Triumvirate

Triumvirate

McKim, Mead & White : Art, Architecture, Scandal, and Class in America's Gilded Age

Book - 2010
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Random House, Inc.
A rich, fascinating saga of the most influential, far-reaching architectural firm of their time and of the dazzling triumvirate—Charles McKim, William Mead, and Stanford White—who came together, bound by the notion that architecture could help shape a nation in transition. They helped to refine America’s idea of beauty, elevated its architectural practice, and set the standard on the world’s stage.

Their world and times were those of Edith Wharton and Henry James, though both writers and their society shunned the architects as being much too much about new money. They brought together the titans of their age with a vibrant and new American artistic community and helped to forge the arts of America’s Gilded Age, informed by the heritage of European culture.

McKim, Mead & White built houses for America’s greatest financiers and magnates: the Astors, Joseph Pulitzer, the Vanderbilts, Henry Villard, and J. P. Morgan, among others . . . They designed and built churches—Trinity Church in Boston, Judson Memorial Baptist Church in New York, and the Lovely Lane Methodist Church in Baltimore . . .

They built libraries—the Boston Public Library—and the social clubs for gentlemen, among them, the Freundschaft, the Algonquin of Boston, the Players club of New York, the Century Association, the University and Metropolitan clubs. . . .

They built railroad terminals—the original Pennsylvania Station in New York City—and the first Roman arch in America for Washington Square (it put the world on notice that New York was now a major city on a par with Rome, Paris, and Berlin). They designed and built Columbia University, with Low Memorial Library at the centerpiece of its four-block campus, and New York University, and they built, as well, the old Madison Square Garden whose landmark tower marked its presence on the city’s skyline . . .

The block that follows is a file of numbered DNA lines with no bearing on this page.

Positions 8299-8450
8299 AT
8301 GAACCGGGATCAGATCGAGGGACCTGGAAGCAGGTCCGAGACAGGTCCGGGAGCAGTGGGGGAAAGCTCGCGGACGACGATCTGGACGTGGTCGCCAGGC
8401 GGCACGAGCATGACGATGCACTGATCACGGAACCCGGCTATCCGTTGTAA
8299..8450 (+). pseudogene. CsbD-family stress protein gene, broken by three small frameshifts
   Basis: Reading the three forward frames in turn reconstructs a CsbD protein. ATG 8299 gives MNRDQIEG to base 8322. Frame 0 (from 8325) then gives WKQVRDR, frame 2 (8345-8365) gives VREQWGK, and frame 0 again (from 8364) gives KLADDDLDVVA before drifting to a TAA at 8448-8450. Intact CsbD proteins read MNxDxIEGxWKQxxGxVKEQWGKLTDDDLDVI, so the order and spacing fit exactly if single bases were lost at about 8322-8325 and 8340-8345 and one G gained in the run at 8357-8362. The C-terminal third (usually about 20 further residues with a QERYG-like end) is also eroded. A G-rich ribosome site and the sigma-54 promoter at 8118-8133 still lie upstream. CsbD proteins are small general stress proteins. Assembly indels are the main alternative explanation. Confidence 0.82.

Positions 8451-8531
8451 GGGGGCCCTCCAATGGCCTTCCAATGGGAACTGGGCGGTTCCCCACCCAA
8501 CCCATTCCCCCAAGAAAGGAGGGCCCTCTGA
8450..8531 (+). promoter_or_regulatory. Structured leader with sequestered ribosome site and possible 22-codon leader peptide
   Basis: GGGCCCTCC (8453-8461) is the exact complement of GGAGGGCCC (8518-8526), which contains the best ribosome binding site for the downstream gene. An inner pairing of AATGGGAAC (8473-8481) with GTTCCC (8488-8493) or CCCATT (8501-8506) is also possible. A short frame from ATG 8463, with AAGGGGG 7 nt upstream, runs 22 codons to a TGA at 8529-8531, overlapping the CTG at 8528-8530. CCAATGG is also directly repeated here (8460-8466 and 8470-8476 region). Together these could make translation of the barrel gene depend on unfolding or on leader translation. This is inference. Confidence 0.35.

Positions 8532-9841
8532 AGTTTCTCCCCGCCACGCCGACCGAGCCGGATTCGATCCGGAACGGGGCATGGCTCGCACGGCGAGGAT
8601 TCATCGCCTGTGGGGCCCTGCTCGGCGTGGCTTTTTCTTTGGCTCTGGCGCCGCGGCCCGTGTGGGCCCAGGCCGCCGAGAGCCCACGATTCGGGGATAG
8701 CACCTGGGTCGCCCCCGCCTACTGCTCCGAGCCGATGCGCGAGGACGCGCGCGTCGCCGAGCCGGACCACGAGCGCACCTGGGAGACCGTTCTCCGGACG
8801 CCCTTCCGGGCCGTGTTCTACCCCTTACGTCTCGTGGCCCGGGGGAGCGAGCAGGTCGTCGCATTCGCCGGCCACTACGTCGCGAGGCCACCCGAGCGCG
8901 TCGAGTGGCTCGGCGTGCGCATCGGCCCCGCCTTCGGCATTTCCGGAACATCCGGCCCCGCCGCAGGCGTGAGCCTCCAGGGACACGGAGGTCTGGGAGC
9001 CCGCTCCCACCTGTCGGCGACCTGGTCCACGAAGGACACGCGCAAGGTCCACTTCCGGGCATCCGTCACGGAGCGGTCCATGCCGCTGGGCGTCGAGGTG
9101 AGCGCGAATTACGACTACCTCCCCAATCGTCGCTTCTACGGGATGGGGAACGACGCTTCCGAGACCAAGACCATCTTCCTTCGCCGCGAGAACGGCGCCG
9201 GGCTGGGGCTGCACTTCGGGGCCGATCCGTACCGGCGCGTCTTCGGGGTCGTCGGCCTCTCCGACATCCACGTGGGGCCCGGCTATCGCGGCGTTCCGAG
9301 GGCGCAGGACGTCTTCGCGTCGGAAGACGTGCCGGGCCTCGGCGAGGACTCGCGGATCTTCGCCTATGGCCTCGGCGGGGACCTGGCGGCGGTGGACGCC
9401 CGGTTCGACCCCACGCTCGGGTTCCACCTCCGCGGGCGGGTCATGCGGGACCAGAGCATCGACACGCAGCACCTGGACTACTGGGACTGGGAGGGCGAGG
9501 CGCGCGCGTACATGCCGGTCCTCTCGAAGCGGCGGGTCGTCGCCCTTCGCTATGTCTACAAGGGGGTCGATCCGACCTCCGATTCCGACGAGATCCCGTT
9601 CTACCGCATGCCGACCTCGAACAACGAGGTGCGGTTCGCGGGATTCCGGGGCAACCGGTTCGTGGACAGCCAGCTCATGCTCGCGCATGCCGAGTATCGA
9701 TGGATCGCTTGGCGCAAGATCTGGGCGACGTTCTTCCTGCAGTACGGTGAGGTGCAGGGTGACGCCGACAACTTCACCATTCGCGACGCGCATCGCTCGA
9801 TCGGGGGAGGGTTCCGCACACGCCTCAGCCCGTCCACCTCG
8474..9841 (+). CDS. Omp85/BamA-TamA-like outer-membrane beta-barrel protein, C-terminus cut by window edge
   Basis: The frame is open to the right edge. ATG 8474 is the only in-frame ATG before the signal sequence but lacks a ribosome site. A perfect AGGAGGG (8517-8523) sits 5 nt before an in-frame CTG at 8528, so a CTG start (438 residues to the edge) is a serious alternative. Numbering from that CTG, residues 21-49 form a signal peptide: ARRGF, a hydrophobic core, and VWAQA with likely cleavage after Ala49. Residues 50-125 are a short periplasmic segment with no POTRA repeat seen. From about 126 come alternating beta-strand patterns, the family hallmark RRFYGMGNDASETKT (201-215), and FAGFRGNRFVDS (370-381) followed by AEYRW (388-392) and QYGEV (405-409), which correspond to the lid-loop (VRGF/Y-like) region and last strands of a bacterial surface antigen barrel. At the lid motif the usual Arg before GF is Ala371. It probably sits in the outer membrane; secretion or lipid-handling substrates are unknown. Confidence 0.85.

Mosette Broderick’s Triumvirate is a book about America in its industrial transition; about money and power, about the education of an unsophisticated young country, and about the coming of artists as an accepted class in American society.

Broderick, a renowned architectural and social historian, brilliantly weaves together the strands of biography, architecture, and history to tell the story of the houses and buildings Charles McKim, William Mead, and Stanford White designed. She writes of the firm’s clients, many of whom were establishing their names and places in upper-class society as they built and grabbed railroads, headed law firms and brokerage houses, owned newspapers, developed iron empires, and carved out a new direction for America’s modern age.

Baker & Taylor
Traces the story of the influential Gilded Age architectural firm, describing its partners' shared vision about the role of architecture in shaping a transitioning America and establishing an architectural practice that would set an international standard.

Book News
Broderick (architectural history, New York U.) has produced a fascinating history of three of America's most influential architects, detailing their projects as well as their personal fortunes and misfortunes. Set in the gilded age, and filled with stories about the prominent Americans who hired the architects, the volume describes the process of building and decorating their mansions, including buying trips made in Europe, as well as the design and construction of many prominent American monuments, including the Boston Public Library and Pennsylvania Station in New York City. Based on exhaustive research, Broderick follows the money for these projects, giving readers a clear idea of the frequently shocking costs along with the personal struggles that went into the buildings. Annotation ©2011 Book News, Inc., Portland, OR (booknews.com)